By Anna Isaac and Ben Eisen
The Dow Jones Industrial Average dropped more than 800 points
Monday, extending the stock market's retreat into a fourth
Stocks charged higher for much of the summer, but sentiment has
soured in September. Investors are assessing an array of risks
including delays to additional fiscal-stimulus packages, an
increasingly heated U.S. election campaign season, continuing
tensions with China and the threat of renewed lockdowns in many
places because of higher coronavirus infections.
Meanwhile, shares of some of the largest technology companies,
which helped drive the market to records over the summer, are now
dragging it lower.
The blue-chip benchmark slid 2.7%, and the S&P 500 fell
2.1%. The tech-heavy Nasdaq Composite fell 1.7% after closing
Friday at its lowest level since Aug. 11.
The S&P 500 was off more than 7% from its Sept. 2 record
through Friday's close, while the Nasdaq Composite was down more
than 10%. The Dow has yet to reclaim its prepandemic high and was
about 6% below its February record.
Monday's selloff was broad, with all 11 sectors of the S&P
500 falling and 29 of 30 Dow components trading lower as well. The
broad index was led lower by the energy sector, which fell 4.3%,
and industrials group, down 3.5%.
In the Dow, American Express declined 6.1%, Honeywell
International fell 5.2% and 3M lost 4.9%.
A closely watched barometer of expected turbulence in U.S.
stocks, the Cboe Volatility Index, also jumped Monday to its
highest level in weeks.
Some investors sought safety in government bonds, pulling the
yield on the benchmark 10-year Treasury note down to 0.658% from
0.694% Friday. Bond prices and yields move in opposite
Brent crude, the international energy benchmark, dropped 4.2% to
$41.37 a barrel. Analysts said the drop was triggered by signals
that Libya could renew its supply of oil to the global market at a
time when demand for oil has dropped. Gold fell 2.9% to $1,917.90 a
Bank stocks were also down broadly, with Wells Fargo and Morgan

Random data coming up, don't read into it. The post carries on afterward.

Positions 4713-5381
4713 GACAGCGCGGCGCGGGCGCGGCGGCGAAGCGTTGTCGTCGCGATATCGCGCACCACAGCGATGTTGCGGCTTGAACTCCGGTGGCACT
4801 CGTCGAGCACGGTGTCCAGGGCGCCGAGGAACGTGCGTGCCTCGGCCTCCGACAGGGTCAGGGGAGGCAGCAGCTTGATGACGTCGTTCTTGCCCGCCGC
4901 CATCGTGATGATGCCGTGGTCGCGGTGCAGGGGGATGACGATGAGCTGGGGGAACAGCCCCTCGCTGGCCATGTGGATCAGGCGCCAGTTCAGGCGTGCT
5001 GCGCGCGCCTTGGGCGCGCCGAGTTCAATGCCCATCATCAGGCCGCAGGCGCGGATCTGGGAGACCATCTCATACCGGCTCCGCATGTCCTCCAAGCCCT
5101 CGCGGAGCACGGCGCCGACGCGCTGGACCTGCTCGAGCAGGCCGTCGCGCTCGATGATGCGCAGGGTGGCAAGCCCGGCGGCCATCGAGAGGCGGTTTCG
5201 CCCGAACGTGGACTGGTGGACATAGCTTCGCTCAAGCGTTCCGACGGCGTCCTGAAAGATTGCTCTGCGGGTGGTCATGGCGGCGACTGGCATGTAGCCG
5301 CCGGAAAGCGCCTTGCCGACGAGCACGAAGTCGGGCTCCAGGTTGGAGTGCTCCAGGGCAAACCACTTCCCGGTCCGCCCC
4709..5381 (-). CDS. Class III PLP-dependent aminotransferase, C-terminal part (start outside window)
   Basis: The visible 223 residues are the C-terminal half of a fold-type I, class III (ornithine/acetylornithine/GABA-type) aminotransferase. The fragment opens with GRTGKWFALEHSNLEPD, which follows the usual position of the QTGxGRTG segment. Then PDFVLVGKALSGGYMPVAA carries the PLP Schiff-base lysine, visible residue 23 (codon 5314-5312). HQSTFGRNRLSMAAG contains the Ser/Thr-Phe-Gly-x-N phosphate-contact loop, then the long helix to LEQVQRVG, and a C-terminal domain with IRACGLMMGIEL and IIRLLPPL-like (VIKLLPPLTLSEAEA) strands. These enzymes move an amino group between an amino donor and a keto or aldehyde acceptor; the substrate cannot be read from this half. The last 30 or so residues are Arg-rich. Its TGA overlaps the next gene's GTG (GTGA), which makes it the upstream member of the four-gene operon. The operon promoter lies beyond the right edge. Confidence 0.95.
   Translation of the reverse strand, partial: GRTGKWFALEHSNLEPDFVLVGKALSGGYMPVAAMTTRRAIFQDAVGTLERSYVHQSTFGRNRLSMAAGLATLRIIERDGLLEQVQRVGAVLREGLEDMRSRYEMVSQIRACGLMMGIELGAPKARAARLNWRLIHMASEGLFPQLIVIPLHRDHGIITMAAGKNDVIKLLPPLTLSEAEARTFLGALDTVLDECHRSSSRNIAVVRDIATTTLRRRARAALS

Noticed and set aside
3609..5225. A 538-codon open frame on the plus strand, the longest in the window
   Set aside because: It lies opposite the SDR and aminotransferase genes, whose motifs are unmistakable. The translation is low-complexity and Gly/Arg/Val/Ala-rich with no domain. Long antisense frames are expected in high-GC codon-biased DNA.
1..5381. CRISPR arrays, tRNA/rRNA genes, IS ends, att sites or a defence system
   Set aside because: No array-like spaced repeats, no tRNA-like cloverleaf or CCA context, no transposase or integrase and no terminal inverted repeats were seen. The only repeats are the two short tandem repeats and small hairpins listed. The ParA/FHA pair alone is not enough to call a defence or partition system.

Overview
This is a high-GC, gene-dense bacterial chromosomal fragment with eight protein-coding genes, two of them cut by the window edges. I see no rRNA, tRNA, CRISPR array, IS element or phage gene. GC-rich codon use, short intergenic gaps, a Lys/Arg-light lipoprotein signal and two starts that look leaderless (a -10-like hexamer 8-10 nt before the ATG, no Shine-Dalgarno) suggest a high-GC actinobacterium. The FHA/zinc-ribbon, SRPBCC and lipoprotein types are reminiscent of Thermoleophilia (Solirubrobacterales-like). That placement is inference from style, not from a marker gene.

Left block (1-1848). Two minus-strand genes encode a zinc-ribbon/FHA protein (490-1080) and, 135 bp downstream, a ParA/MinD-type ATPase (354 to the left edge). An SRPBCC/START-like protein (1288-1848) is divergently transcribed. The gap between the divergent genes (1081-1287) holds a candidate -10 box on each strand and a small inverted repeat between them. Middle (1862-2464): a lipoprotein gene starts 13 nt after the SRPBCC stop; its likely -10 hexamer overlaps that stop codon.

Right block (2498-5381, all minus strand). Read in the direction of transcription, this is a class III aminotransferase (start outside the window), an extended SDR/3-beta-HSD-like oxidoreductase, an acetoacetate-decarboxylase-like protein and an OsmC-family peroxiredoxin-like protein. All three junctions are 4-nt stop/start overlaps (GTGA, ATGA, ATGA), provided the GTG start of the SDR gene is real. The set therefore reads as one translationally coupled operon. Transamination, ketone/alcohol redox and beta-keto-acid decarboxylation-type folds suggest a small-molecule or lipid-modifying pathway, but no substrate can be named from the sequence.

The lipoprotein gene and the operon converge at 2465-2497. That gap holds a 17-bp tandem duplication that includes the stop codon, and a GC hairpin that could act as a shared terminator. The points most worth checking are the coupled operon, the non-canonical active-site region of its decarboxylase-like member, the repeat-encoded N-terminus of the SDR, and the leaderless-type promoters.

Stanley both off almost 5%. Shares of JPMorgan Chase, the largest
U.S. bank by assets, fell 4.3% after news articles detailed
"suspicious activity reports" filed by it and other major banks to
U.S. authorities. Shares of HSBC Holdings, also named in the news
reports, hit a 25-year low in Hong Kong.
Elsewhere, shares of Oracle rose 1.9%. President Trump said he
has agreed in concept to a deal under which Chinese-owned
video-sharing app TikTok will partner with Oracle and Walmart to
become a U.S.-based company, capping negotiations that have stirred
debate over national security and the future of the internet. The
Commerce Department said it would delay a ban on U.S. downloads and
updates for the TikTok app that was set to take effect at 11:59
Shares of Illumina dropped 8.2%. The maker of machines that
sequence genes will pay $7.1 billion in cash and stock for a
developer of a long-sought blood test that promises to detect canc
er early, people familiar with the matter said.
Nikola's stock plummeted 23% after it was reported that founder
and Executive Chairman Trevor Milton is stepping down from the
electric-truck startup amid allegations from a short seller that he
and the company had made false statements to investors.
Over the weekend, China's Ministry of Commerce laid out
penalties for companies and individuals it deems to be "unreliable
entities," including potential restrictions on staffing and
investment in China, curbs on imports and exports, and fines.
The list is aimed at identifying foreign entities and
individuals that could harm Chinese interests. No names have thus
far been disclosed. The development is likely to add another stress
point to the already strained relations between the U.S. and China,
as it signals Beijing may step up retaliatory measures, investors
"There's the broader macro risk that this might be China
starting to become more combative in its use of sanctions," said
Edward Park, deputy chief investment officer at Brooks Macdonald.
"That wasn't really on the markets' radar."
Overseas, the pan-continental Stoxx Europe 600 fell 3.2%, led
lower by sharp drops in the banking and travel and leisure sectors.
The gauge is on track for its lowest closing level since the end of
July. Coronavirus cases have been rising across major European
economies, leading to speculation that governments will be forced
to implement new lockdowns that will curtail business and social
activity across the region.
"The worry is definitely that we're going to see restrictions on
economies and that's going to have a big negative impact going
forward," said Altaf Kassam, head of investment strategy for State
Street Global Advisors in Europe. "There's the noise from
politicians across Europe on the threat of further lockdown, that
we've reached a tipping point on the rate of infections."
In Asia, most major stock benchmarks declined. Hong Kong's Hang
Seng Index retreated 2.1%, while China's Shanghai Composite ticked
down 0.6%. Japan was closed for a holiday.
Write to Anna Isaac at firstname.lastname@example.org and Ben Eisen at
(END) Dow Jones Newswires
September 21, 2020 11:46 ET (15:46 GMT)
Copyright (c) 2020 Dow Jones & Company, Inc.